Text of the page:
Change | The 5 Secret Powers for Delivering Organisational Change

The 5 Secret Powers for Delivering Organisational Change

Our CEO and host of The HR Uprising Podcast Lucinda Carney outlines 5 skills and attributes or ‘secret powers’ which she believes can help us to become Change Superheroes at work.


A bit like the Lion in the Wizard of Oz, we need to be ready to stand up and be counted. We can all achieve this by building the courage to communicate with key stakeholders who are resistant to change on a personal level. We should recognise that those in senior positions are still just people that hold the same natural emotional reactions to change as anyone else. By personally meeting with stakeholders they will feel listened to and will be more likely to back change or reach a middle ground.

Furthermore, if they are the sponsor of change (e.g. a training initiative), yet are not fully committed, then this presents an ideal opportunity to agree on messaging. For example, deciding on a behaviour style to be used so that they appear supportive.

Connecting with strategy

To become change superheroes, we must inspire people to want to change and create a sense of urgency. We must first be strategic, asking where do we want the business to go? Then we should convey to people the reason for the change, to help them to see the future and to inspire them. Also consider and convey what is in it for them. We don’t always like change but if we understand the bigger picture we may be more inclined to go along with it.


Corroboration links to us being evidence-based. It is about having the power to influence others through logical argument, through facts and figures. This may take the form of data, case studies, innovation from third parties, or professional bodies that are relevant to your audience.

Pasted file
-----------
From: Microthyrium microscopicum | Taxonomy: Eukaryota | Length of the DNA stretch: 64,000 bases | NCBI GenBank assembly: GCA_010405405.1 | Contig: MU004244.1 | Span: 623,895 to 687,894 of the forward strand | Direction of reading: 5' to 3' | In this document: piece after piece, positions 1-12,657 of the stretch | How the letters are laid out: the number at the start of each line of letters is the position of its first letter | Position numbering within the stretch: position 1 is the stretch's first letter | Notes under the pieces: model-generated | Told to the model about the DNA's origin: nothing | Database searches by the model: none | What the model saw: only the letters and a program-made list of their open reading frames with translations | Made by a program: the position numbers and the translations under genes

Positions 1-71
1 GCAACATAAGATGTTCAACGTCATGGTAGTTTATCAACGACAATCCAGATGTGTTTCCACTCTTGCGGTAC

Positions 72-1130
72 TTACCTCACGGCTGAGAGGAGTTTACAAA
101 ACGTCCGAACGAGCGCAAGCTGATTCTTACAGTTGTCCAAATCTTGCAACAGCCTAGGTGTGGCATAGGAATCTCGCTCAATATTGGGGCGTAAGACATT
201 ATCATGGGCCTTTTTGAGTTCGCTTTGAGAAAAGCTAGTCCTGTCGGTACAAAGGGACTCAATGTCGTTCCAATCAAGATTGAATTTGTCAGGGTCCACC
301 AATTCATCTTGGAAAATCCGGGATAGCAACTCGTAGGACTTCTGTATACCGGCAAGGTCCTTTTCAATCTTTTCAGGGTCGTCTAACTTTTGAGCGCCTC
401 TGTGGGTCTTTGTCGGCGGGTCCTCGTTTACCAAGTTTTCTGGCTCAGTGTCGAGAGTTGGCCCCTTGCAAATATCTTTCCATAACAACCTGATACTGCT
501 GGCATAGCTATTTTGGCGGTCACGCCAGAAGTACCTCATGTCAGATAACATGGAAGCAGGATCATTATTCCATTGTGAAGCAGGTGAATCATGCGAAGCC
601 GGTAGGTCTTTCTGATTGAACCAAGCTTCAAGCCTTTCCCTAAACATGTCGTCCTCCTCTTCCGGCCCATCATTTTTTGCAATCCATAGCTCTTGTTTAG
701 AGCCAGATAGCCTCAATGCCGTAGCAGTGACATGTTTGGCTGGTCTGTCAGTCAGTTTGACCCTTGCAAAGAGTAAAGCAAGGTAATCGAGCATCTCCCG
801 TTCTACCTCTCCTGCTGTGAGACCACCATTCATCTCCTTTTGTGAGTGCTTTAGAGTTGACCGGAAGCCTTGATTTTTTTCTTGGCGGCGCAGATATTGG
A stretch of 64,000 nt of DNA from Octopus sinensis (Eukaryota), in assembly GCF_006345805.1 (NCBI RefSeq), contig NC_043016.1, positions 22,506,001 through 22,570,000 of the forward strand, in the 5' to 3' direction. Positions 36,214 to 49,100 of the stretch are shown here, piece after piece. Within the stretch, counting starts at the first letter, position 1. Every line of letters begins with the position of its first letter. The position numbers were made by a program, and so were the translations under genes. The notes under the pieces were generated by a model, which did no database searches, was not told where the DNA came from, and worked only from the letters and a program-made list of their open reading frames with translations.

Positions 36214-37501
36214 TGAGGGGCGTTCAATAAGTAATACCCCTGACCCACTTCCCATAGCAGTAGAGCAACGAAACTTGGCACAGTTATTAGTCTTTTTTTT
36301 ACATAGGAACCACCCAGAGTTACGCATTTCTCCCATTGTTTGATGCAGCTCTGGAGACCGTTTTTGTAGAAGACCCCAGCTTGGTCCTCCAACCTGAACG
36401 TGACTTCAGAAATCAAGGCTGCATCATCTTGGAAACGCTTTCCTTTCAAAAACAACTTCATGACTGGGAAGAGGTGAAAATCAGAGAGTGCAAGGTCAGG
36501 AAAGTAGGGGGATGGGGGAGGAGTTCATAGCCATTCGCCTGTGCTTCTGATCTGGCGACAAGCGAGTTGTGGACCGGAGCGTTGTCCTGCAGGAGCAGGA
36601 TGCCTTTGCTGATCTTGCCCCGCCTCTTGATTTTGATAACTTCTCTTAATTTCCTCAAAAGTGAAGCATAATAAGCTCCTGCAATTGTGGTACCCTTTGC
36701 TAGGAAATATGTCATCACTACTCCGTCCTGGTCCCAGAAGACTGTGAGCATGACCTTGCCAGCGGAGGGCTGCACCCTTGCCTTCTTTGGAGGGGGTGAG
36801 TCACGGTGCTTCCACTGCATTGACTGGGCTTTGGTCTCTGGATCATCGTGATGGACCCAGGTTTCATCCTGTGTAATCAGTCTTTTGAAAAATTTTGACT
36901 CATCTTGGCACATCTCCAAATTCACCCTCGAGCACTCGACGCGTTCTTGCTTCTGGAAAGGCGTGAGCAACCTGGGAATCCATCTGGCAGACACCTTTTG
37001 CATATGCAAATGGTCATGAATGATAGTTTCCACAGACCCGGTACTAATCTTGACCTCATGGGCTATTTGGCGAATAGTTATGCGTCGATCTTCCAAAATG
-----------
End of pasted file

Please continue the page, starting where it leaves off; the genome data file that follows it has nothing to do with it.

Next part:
For example, if you're an NHS Trust, you could take a case study of a different NHS Trust that has tried to do something in a certain way, and had a really good result. Or, it could be about understanding and presenting the evidence that your organisation's current attrition rates are set at X and are therefore 20 per cent lower than the national average.


To successfully carry out change we need to listen to people and understand that not all change is going to be received positively. There are human emotions to consider and we should consider the language we are using to communicate with the audience we are addressing. It is also important to convey that the change is here to stay and that although individuals may not be happy with it, you are here to support them through it.

Kotter’s 7 Step Change Model can really help provide a structured process for implementing change. Often, when people think they’ve made the most of the change, communication can stop. Kotter suggests that you should communicate short or quick wins to avoid this.


No one can create change alone and the bigger and stronger the ‘league of change superheroes’ you have, the greater your chance of success. It is about collaborating not just for the purpose of change but being open and friendly. Ask the question, how can we work together to bring about positive change? This applies to those outside of the HR department too, so be prepared to personally support others with their causes so that they will help you in return.

Become a Change Superhero

For more information on the topic of Change, access our Change Superhero Toolkit here.

This content is based on the book ‘How to be a Change Superhero’, written by the CEO of Actus Software, Lucinda Carney. This book is intended for people who want to stand up and make a difference igniting and inspiring successful change but don’t know where to start. We reached bestselling status shortly after launch in the HR and Personnel Management Charts on Amazon! Why not take a look at the book?

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